They also had so called mini-bar items laid out at the usually extraordinary expense but NO REFRIGERATOR how you can sell cold drinks that aren't cold!! When I asked to have the items removed one Steward told me it was not allowed but our room steward just hid them away so we did not see them the rest of the trip.On the SUN PRINCESS we had a similar outside cabin that was at least 50 square feet bigger with a window that was so large it went from my ankles to above my head. The couch was next to the window and you could enjoy the views while sitting. It also had a refrigerator which was, emptied of the mini bar, at my request.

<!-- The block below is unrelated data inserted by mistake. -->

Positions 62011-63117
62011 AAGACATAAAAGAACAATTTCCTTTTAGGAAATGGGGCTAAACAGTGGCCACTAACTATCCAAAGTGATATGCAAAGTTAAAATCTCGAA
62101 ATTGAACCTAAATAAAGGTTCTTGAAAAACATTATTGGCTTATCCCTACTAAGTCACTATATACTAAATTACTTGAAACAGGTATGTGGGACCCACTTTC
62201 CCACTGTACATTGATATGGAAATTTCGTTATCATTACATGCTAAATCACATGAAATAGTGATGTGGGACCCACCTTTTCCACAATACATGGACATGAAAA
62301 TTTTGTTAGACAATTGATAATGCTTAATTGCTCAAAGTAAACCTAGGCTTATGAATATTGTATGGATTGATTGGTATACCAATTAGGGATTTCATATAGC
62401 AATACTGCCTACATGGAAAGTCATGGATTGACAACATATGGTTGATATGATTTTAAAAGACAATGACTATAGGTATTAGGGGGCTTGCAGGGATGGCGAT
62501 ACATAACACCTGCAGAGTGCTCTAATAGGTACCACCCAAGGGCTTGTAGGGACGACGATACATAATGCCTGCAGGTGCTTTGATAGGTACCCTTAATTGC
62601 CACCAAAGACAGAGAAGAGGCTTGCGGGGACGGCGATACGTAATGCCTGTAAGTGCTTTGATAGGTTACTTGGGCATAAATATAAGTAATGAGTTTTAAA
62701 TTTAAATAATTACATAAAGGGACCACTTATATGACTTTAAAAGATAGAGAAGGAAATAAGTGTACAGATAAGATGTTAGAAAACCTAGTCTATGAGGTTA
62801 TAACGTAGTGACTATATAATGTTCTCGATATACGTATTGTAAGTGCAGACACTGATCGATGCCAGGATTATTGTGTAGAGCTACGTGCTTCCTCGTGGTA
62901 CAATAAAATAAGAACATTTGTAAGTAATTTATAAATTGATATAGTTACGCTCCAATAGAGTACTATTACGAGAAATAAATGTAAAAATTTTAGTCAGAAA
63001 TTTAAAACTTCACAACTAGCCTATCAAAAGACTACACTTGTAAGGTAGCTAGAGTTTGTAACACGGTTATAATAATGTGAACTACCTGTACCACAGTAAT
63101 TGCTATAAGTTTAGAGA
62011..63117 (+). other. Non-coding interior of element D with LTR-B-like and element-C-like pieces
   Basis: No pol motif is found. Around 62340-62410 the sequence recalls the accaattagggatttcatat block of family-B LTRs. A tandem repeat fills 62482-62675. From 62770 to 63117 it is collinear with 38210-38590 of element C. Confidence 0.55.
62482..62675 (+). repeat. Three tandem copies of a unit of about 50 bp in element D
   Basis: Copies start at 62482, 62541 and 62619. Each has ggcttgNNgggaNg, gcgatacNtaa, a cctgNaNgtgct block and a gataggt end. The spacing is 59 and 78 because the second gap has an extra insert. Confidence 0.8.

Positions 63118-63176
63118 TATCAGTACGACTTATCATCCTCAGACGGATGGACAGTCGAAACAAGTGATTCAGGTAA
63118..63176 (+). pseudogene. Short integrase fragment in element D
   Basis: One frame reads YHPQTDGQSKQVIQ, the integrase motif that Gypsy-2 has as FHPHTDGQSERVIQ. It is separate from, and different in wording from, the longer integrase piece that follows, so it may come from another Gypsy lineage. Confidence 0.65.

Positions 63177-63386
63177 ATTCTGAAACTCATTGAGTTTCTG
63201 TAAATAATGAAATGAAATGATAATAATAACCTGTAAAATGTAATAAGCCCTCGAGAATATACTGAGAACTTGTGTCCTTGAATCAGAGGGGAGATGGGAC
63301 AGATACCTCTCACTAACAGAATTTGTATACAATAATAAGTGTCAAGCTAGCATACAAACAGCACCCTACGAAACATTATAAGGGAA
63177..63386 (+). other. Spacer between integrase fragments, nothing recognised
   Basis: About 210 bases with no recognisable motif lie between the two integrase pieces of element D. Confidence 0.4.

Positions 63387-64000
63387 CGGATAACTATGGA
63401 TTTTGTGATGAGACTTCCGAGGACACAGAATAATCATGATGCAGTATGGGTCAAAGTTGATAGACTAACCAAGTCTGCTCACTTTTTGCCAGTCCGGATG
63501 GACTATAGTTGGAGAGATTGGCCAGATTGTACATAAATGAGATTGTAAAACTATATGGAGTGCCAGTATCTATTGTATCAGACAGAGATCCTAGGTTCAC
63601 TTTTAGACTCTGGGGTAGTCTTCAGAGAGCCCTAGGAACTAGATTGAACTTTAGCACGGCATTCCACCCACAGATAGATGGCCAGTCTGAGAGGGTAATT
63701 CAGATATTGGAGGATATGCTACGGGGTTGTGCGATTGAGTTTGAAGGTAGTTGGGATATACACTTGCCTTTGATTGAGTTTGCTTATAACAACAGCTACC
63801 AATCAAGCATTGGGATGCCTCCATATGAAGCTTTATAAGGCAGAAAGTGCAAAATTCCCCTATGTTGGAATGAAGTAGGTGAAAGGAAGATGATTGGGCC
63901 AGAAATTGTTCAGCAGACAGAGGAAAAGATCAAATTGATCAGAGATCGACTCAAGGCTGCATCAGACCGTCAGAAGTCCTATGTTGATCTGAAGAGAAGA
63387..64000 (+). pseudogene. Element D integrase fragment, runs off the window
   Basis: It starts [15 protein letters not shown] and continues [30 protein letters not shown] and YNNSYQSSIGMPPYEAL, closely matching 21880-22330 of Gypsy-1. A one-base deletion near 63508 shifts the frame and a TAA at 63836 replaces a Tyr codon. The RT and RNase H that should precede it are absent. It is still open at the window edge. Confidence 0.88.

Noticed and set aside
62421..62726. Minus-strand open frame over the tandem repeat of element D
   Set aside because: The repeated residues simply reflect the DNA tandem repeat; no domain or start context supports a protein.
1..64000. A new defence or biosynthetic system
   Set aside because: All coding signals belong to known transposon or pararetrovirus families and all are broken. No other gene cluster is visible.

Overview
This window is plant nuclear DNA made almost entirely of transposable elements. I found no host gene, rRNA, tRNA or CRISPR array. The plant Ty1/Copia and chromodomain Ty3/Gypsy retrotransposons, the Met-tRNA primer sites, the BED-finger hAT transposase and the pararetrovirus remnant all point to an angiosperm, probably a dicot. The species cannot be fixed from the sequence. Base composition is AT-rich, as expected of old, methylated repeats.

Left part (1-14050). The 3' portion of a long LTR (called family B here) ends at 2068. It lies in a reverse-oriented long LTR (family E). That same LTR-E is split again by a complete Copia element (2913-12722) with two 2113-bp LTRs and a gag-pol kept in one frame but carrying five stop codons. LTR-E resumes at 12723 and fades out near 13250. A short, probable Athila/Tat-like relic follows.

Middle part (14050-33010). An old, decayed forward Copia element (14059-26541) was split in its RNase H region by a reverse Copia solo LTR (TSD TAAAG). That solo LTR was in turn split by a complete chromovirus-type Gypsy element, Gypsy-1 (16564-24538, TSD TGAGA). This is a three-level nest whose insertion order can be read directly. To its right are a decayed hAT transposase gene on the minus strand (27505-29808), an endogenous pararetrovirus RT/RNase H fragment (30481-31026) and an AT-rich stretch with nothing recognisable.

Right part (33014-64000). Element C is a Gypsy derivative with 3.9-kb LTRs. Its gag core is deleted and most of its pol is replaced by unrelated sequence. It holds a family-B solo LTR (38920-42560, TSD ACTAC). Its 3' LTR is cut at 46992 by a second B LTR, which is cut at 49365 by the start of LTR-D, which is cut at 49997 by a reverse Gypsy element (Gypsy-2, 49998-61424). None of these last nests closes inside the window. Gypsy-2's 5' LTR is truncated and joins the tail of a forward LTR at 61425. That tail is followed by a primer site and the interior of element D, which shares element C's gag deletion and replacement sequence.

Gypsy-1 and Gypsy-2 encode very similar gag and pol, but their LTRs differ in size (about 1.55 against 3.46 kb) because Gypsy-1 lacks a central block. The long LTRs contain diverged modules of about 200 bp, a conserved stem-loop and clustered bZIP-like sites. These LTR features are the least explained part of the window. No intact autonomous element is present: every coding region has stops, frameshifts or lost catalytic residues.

Dining (dinner) Recently we have started requesting early seating we were unable to get it and were not offered a chance to change once we were on board. The food in the main dinning room at dinner was very good I would give it 4 out of 5. The waiters were very good and properly attentive without being in the way. The food was served hot, of good quality and without any undue waiting. While ostensibly there was a dress code and the two formal nights were supposedly at least a jacket and tie. The dress code was totally ignored with equal disdain by both the staff and passengers. A table of about twelve people showed up on formal night with matching logo tee shirts and shorts alongside a table with guests in gowns and Tuxedos.The dinner experience was good and comparable to our other cruises.